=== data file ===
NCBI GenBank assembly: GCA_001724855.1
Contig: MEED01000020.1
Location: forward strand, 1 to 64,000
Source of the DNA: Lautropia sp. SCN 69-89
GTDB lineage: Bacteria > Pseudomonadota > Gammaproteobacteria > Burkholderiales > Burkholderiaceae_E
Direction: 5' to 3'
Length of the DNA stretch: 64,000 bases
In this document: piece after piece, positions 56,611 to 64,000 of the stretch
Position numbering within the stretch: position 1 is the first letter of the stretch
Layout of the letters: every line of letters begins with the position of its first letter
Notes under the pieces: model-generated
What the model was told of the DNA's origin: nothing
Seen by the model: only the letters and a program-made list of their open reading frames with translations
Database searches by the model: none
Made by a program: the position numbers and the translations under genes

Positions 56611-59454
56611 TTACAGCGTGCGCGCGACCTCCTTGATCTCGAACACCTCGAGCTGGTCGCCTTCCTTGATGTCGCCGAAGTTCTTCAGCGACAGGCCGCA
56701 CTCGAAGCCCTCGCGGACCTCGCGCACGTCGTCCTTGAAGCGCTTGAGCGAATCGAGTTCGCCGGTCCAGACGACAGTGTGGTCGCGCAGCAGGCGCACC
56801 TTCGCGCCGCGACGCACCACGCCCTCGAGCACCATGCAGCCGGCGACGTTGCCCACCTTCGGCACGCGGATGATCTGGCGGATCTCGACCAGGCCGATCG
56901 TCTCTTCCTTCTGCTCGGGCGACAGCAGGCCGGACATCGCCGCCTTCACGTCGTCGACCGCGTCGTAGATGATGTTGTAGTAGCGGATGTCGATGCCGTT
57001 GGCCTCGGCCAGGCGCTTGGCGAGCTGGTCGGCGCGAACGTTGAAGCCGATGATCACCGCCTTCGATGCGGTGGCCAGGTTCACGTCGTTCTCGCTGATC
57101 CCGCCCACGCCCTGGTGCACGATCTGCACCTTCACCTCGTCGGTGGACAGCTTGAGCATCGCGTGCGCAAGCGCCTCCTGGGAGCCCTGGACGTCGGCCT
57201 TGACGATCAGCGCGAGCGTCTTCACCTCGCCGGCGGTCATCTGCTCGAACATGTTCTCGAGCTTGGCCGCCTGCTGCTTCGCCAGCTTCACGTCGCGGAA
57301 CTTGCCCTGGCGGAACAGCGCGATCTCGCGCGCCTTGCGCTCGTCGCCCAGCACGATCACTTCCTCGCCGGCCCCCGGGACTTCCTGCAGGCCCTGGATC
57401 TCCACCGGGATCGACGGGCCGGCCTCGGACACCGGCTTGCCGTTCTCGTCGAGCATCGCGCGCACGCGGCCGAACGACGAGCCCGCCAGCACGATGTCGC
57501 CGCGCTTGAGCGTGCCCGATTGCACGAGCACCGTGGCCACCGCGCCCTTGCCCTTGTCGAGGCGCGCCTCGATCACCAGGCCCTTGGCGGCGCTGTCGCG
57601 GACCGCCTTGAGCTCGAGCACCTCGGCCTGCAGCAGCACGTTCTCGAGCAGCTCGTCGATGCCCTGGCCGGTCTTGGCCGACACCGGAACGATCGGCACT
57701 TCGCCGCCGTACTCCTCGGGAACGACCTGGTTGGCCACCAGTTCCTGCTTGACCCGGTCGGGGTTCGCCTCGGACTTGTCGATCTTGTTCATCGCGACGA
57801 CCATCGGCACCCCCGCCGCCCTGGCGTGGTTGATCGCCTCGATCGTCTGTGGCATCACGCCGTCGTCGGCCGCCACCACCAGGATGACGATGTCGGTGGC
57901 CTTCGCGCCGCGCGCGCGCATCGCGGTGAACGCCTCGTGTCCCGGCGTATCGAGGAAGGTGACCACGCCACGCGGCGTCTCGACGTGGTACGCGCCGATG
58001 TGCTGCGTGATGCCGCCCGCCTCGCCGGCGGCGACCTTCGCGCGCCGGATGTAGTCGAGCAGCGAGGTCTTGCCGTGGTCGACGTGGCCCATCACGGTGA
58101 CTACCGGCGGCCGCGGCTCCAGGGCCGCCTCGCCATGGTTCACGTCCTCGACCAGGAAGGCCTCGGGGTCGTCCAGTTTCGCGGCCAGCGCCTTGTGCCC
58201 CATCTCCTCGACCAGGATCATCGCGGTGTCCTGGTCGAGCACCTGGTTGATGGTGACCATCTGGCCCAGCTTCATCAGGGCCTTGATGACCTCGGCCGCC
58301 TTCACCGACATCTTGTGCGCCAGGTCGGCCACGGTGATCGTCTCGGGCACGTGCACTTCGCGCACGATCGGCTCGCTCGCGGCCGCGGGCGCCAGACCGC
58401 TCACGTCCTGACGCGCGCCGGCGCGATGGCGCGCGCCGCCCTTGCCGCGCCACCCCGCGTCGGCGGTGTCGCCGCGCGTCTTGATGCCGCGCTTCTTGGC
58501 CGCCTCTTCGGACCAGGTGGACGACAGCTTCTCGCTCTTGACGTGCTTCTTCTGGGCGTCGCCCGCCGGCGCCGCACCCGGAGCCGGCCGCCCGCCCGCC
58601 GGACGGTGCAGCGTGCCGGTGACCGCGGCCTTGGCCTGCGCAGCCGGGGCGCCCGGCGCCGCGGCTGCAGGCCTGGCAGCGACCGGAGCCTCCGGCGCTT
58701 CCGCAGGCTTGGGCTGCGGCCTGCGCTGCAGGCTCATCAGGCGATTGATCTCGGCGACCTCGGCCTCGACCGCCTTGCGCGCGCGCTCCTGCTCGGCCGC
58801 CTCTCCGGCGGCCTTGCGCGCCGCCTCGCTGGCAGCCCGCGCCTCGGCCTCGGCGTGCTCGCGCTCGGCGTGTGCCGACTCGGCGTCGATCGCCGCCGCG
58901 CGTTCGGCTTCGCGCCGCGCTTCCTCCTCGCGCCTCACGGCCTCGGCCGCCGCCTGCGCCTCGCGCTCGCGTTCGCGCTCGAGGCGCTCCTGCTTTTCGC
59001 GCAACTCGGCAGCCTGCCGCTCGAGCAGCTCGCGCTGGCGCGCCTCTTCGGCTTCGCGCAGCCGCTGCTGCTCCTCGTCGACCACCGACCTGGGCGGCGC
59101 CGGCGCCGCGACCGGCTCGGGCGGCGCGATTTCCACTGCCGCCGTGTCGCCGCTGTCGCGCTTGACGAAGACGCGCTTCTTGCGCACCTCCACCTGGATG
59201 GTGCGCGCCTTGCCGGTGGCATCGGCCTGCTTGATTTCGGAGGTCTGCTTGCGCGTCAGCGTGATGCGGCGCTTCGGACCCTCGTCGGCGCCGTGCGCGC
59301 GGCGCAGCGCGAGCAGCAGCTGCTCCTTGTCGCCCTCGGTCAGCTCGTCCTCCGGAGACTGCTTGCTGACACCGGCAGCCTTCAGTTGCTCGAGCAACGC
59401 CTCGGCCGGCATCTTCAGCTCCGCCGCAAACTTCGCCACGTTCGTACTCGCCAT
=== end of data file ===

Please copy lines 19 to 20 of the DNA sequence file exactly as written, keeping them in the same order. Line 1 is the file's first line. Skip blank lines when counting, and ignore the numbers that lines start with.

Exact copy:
56801 TTCGCGCCGCGACGCACCACGCCCTCGAGCACCATGCAGCCGGCGACGTTGCCCACCTTCGGCACGCGGATGATCTGGCGGATCTCGACCAGGCCGATCG
56901 TCTCTTCCTTCTGCTCGGGCGACAGCAGGCCGGACATCGCCGCCTTCACGTCGTCGACCGCGTCGTAGATGATGTTGTAGTAGCGGATGTCGATGCCGTT